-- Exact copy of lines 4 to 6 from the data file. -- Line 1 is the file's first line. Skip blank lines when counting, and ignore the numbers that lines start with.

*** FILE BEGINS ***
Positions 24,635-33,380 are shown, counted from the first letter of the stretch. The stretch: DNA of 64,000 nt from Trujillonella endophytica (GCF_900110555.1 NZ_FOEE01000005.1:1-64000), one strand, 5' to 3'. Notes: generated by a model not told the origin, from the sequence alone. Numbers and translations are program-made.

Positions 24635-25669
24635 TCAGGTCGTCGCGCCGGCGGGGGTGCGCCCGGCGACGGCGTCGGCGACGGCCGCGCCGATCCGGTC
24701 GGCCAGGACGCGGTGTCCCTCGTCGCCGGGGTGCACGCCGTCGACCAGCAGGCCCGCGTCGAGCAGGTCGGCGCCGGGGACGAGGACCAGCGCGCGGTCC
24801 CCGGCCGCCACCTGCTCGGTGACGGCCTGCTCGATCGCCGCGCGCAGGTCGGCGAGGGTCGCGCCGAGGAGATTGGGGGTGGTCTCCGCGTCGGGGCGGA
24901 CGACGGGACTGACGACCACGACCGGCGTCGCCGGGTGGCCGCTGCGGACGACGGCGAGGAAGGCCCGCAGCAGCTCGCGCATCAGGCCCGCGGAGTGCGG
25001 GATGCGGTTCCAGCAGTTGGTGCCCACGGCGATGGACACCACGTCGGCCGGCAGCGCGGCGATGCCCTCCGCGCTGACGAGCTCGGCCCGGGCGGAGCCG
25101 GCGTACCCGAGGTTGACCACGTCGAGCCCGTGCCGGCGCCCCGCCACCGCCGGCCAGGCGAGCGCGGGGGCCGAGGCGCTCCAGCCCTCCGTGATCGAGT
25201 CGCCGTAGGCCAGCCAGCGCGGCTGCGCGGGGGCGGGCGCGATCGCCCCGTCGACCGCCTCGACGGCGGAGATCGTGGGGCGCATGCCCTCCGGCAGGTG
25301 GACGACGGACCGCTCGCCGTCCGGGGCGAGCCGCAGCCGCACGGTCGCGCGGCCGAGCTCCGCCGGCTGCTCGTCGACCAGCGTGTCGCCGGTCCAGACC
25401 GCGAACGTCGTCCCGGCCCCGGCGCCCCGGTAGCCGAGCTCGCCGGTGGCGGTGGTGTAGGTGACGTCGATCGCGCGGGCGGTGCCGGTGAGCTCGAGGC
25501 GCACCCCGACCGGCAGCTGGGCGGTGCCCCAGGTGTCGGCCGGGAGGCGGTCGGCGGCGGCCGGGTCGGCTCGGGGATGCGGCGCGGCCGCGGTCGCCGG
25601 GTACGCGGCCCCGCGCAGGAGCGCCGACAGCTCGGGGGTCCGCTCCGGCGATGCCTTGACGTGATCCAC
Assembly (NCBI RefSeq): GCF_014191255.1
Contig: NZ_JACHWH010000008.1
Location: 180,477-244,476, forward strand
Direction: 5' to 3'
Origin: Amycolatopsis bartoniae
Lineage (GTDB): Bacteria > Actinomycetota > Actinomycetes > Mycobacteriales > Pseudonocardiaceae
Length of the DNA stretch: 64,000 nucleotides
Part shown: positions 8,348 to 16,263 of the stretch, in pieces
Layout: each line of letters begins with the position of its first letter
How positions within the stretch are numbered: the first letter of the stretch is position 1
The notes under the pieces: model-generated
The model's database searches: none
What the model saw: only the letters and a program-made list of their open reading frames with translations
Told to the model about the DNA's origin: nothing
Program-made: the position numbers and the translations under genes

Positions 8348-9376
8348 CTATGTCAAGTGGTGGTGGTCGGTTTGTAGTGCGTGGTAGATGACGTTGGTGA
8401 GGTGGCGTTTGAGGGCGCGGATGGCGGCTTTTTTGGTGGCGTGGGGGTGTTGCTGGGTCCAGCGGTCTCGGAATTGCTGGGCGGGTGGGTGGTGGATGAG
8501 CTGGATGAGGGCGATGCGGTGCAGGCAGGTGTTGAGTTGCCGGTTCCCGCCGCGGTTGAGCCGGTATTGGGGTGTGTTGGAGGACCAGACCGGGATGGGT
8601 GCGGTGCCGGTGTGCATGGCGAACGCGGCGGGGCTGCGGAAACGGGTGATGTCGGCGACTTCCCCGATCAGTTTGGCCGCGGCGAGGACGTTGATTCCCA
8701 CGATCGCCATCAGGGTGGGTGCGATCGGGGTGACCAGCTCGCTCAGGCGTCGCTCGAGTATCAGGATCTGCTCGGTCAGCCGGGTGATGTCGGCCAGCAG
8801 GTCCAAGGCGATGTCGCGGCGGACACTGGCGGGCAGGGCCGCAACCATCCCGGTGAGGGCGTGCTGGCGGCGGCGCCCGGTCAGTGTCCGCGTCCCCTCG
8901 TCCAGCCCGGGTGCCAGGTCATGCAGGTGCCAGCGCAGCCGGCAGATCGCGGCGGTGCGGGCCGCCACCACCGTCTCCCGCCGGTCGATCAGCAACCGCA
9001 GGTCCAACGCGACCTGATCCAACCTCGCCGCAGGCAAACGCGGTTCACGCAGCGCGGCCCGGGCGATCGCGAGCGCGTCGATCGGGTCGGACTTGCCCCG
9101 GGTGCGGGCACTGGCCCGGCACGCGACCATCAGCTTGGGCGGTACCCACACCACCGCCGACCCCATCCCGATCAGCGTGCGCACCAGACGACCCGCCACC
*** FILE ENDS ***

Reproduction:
24701 GGCCAGGACGCGGTGTCCCTCGTCGCCGGGGTGCACGCCGTCGACCAGCAGGCCCGCGTCGAGCAGGTCGGCGCCGGGGACGAGGACCAGCGCGCGGTCC
24801 CCGGCCGCCACCTGCTCGGTGACGGCCTGCTCGATCGCCGCGCGCAGGTCGGCGAGGGTCGCGCCGAGGAGATTGGGGGTGGTCTCCGCGTCGGGGCGGA
24901 CGACGGGACTGACGACCACGACCGGCGTCGCCGGGTGGCCGCTGCGGACGACGGCGAGGAAGGCCCGCAGCAGCTCGCGCATCAGGCCCGCGGAGTGCGG